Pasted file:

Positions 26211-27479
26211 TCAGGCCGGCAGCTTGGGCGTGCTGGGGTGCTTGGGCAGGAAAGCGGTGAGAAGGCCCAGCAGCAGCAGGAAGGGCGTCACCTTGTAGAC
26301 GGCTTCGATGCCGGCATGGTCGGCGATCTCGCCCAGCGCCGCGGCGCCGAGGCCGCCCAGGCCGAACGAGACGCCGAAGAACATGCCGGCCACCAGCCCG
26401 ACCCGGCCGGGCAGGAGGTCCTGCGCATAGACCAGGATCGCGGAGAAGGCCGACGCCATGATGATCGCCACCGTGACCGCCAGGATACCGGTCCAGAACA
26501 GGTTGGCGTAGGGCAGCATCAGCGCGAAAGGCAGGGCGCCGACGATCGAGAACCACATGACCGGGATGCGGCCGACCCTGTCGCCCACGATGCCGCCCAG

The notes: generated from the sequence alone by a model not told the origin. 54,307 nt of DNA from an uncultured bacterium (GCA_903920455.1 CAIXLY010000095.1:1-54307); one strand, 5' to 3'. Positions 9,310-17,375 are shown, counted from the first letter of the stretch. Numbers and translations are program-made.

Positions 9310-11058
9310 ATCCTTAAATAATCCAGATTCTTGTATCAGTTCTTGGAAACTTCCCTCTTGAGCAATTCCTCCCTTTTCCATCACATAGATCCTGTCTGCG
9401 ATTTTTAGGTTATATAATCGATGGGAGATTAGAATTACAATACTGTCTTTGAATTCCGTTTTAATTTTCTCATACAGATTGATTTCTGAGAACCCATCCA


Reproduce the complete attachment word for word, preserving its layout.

Positions 26211-27479
26211 TCAGGCCGGCAGCTTGGGCGTGCTGGGGTGCTTGGGCAGGAAAGCGGTGAGAAGGCCCAGCAGCAGCAGGAAGGGCGTCACCTTGTAGAC
26301 GGCTTCGATGCCGGCATGGTCGGCGATCTCGCCCAGCGCCGCGGCGCCGAGGCCGCCCAGGCCGAACGAGACGCCGAAGAACATGCCGGCCACCAGCCCG
26401 ACCCGGCCGGGCAGGAGGTCCTGCGCATAGACCAGGATCGCGGAGAAGGCCGACGCCATGATGATCGCCACCGTGACCGCCAGGATACCGGTCCAGAACA
26501 GGTTGGCGTAGGGCAGCATCAGCGCGAAAGGCAGGGCGCCGACGATCGAGAACCACATGACCGGGATGCGGCCGACCCTGTCGCCCACGATGCCGCCCAG

The notes: generated from the sequence alone by a model not told the origin. 54,307 nt of DNA from an uncultured bacterium (GCA_903920455.1 CAIXLY010000095.1:1-54307); one strand, 5' to 3'. Positions 9,310-17,375 are shown, counted from the first letter of the stretch. Numbers and translations are program-made.

Positions 9310-11058
9310 ATCCTTAAATAATCCAGATTCTTGTATCAGTTCTTGGAAACTTCCCTCTTGAGCAATTCCTCCCTTTTCCATCACATAGATCCTGTCTGCG
9401 ATTTTTAGGTTATATAATCGATGGGAGATTAGAATTACAATACTGTCTTTGAATTCCGTTTTAATTTTCTCATACAGATTGATTTCTGAGAACCCATCCA